What You Need to Know About the Equifax Breach
By now, many of you have heard about the 2017 Equifax security breach. So what does this mean?
Equifax is one of the three major credit-reporting agencies. (Experian and TransUnion are the others.) If you have applied for credit in any way, like for a new phone purchased on a one-year plan, new credit card or loan, your information is stored by Equifax.
Equifax revealed a hack of its machines and account information. Over 143,000,000 million are affected. There was highly sensitive consumer information accessed, including names, Social Security numbers, birth dates, addresses, and in some instances, driver’s license numbers. In addition, credit card numbers for approximately 209,000 consumers and certain dispute documents, which included personal identifying information, for approximately 182,000 consumers were accessed.
Equifax is providing an easy way to see if your information was impacted. Just go to equifaxsecurity2017.com, click on “Am I Impacted?,” and enter your last name and last 6 digits of your Social Security number.
If it comes back that your information was part of the breach, it doesn’t mean that it is inevitable that you will be a victim of identity theft. It does mean that you are more vulnerable to things like identity and credit card theft, so you need to be proactive to protect yourself.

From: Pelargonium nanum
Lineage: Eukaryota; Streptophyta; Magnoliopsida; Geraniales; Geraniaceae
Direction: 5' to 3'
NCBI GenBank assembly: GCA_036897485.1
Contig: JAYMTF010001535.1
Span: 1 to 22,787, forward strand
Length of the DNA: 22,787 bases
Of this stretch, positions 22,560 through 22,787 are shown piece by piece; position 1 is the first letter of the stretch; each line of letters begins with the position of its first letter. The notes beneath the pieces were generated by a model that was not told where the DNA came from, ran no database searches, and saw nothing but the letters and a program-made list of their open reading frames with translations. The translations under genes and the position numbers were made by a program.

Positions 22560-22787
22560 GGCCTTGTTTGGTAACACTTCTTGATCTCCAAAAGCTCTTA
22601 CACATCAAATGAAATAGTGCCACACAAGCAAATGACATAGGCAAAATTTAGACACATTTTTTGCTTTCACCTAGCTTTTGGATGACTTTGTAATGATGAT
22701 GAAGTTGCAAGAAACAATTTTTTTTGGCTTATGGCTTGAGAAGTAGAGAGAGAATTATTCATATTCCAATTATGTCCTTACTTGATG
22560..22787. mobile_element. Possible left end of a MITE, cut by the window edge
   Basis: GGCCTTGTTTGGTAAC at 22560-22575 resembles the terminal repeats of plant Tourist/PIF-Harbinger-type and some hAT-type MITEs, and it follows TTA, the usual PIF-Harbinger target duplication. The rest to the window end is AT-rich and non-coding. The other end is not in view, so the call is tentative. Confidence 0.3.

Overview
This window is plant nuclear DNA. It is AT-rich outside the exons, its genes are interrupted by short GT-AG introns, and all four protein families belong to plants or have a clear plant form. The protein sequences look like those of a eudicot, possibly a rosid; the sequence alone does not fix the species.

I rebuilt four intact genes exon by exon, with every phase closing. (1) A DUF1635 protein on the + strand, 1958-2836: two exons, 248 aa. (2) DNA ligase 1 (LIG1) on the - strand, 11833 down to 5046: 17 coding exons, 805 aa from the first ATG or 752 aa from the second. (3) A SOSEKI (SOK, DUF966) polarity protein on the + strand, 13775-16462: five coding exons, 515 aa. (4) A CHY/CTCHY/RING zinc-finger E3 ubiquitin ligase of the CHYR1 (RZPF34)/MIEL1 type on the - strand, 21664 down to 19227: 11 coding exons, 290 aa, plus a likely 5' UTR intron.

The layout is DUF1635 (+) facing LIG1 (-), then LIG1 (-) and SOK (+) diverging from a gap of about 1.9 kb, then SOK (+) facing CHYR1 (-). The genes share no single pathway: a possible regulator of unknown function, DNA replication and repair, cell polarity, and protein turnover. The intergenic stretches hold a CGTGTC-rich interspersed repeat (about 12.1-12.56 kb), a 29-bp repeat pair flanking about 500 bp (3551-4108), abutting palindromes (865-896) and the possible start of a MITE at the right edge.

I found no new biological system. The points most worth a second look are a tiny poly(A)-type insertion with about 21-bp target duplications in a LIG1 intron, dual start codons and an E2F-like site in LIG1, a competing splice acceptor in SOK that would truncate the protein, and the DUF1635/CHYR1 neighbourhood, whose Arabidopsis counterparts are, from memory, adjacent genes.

Equifax is offering free identity theft protection and credit file monitoring to all US customers. To get that protection, on the equifaxsecurity2017.com site go to “Enroll to Protect & Monitor” and fill out the form. However, this protection has been offered with some tricky catches, like possibly waiving your rights to pursue specific legal remedies and forcing you into arbitration or mediation.
I am highly suspicious of this solution offered by the very agency that was hacked. My recommendation at this point is to check out other alternatives, like CreditKarma. The New York Times, Wall Street Journal and other reputable news reporting agencies are running special segments on this matter. I encourage you to read that information as it becomes available.
I also highly recommend freezing your credit account with all three credit-reporting agencies. You can unfreeze it if you need to apply for credit and then freeze it again. Read here for more about this option.
Unfortunately, in this day and age, these types of security threats are always a possibility. It is important not to panic, instead use it as a learning opportunity and keep yourself informed.
The Federal Trade Commission’s website provides a lot of great information and resources to help you protect yourself against identity theft, as well as information about security alerts. Take some time to review the information on this site to help keep yourself safe.
Vigilance and password security are critical. No two passwords for any account should be the same or similar. In reality, you should be using a Password Manager for storage and creation of all of your account information.
Long gone are the days when you could reasonably expect to remember passwords for your accounts. The online world has changed and there is truly no way to avoid being involved. Being proactive is the only way to protect yourself.
We offer classes and support non-stop throughout the year. Check with other community service providers and private businesses that might help you learn these skills, understand the risks, and how to avoid being a victim.